Rack Codes & StandardsRack Design & Installation

When A Floor Isn’t Just A Floor: Why Rack Safety Rests On The Correct Slab-On-Grade Parameters

Not all concrete floors are created equal, and not every floor has been designed to withstand the effects of uniformly distributed or concentrated point loads that are applied to the slab when a storage rack is installed on the floor. Concrete slabs on grade are slabs that bear directly on the ground or layer(s) of stone or engineered fill. To ensure that the floors upon which storage racks are to be installed can safely support the loads placed upon them, RMI’s Considerations for the Planning and Use of Industrial Steel Storage Racks, Section 2.7, recommends that the floor designer consider the following:

  • Stress distribution through the thickness of the slab. This information helps to determine if the slab will be subject to tension stresses at the point where the rack is anchored to the floor.
  • Slab thickness. This measurement (in inches or millimeters) will influence the size and thickness of the base plate, as well as the length of the anchor bolts that secure the rack to the floor.
  • Strength of the concrete. Determined in pounds per square inch (psi) or megapascals (MPa), this measurement of compressive strength affects the size and thickness of the base plate and diameter of anchor.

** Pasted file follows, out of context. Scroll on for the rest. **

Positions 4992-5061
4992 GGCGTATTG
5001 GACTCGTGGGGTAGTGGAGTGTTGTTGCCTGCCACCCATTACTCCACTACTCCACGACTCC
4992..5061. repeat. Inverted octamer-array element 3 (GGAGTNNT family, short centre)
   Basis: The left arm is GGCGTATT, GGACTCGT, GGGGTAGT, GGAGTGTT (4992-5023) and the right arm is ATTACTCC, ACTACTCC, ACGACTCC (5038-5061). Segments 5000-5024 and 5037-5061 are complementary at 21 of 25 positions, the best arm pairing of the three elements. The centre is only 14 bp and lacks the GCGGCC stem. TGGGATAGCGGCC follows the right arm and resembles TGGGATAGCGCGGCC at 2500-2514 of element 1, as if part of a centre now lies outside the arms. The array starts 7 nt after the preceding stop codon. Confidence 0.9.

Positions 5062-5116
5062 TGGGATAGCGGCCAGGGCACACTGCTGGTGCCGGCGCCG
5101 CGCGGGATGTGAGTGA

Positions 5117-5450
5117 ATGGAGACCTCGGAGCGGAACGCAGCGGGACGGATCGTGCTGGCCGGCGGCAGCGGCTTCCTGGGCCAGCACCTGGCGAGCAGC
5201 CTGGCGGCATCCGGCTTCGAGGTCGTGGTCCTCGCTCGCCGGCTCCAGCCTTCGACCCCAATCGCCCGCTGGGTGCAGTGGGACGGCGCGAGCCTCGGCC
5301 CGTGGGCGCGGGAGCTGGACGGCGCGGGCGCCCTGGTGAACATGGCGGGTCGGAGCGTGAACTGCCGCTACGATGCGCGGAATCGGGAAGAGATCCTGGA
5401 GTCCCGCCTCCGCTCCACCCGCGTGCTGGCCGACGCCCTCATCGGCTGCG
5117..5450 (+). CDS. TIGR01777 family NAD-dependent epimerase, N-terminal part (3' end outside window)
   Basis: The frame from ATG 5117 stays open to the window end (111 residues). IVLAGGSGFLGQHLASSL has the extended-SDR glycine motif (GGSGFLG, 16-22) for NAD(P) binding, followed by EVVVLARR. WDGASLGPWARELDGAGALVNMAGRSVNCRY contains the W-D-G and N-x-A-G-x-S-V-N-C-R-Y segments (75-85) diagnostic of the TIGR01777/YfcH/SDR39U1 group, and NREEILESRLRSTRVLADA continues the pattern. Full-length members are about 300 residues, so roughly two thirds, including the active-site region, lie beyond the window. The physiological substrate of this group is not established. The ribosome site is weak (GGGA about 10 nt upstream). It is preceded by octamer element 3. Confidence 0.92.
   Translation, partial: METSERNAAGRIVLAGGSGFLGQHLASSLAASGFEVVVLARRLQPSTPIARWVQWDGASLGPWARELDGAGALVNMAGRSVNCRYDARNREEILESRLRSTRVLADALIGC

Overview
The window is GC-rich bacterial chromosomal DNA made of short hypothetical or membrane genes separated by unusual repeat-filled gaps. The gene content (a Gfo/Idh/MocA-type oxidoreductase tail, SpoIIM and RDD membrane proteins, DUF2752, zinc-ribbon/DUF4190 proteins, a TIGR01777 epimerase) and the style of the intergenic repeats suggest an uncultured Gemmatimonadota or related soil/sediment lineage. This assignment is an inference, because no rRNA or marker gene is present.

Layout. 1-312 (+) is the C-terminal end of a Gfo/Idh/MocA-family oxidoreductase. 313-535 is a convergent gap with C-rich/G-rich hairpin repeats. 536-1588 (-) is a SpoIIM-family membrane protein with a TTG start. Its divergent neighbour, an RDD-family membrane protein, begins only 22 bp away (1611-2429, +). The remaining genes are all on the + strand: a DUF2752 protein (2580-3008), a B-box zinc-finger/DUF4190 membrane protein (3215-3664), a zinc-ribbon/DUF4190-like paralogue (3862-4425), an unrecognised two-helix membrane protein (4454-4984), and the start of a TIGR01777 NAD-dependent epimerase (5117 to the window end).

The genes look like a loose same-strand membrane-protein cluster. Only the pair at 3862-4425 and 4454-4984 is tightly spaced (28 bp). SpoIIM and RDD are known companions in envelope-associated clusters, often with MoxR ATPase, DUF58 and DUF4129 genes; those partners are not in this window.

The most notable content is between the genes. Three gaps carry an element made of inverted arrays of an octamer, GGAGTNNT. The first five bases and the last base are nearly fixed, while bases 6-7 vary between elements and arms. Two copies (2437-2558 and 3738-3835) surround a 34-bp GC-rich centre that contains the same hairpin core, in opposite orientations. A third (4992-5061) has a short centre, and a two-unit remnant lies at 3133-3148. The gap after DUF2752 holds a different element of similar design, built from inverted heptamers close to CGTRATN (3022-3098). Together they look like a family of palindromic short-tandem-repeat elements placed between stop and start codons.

• Soil bearing pressure. Measured in pounds per square foot (psf) or kilonewton per square meter (kN/m2), this figure impacts the size and thickness of the slab and of the base plate.
  • Modulus of subgrade reaction. Calculated as pounds per cubic inch (pci) or kilonewton per cubic meter (kN/m3), this measurement affects the size and thickness of both slab and rack base plate.
  • Reinforcement in the slab. Referring to the number of re-bars integrated into the slab in each direction, this impacts the floor’s uplift capability.
  • Expected floor slab joint movement, if any.
  • Type of floor slab joints. Different concrete floors have different joint types, including doweled, keyed, or interlocked. The type of dowels (or other force transferring mechanism) used also affects the floor’s uplift capability.
  • Distance of the base plate from a joint. The proximity of a rack column’s base plate to a floor joint may reduce the capacity of the rack and/or the slab.
  • Distance of the anchor from a joint. The placement of an anchor bolt too close to a slab joint may affect the load bearing capacity of the anchor.

Sometimes, warehouse floors (and buildings) are constructed without knowledge of the final application or floor loading. In situations such as these, for buildings with Storage Group S occupancy as defined in the International Building Code (IBC) Section 311, RMI recommends the floor be designed for a minimum concentrated load of 5,000 pounds (2,300 kilograms) for buildings with a ceiling clear height of 15 feet. Add an additional 2,500 pounds (1,100 kilograms) for each additional 5 feet (1.5 meters), of ceiling height over the 15 feet (4.6 meter) clear or portion thereof. These loads should be located on a 4-foot by 8-foot (1.2 meter by 2.4 meter) grid over the entire floor area.

If the floor designer considers these recommendations, the buyer of the rack system can be assured that reasonable design loads have been used and the resulting floor slab should be capable of safely supporting the rack and products stored within it.

Seeking more best practices for planning a new industrial steel storage rack project? Download RMI’s Considerations for the Planning and Use of Industrial Steel Storage Racks.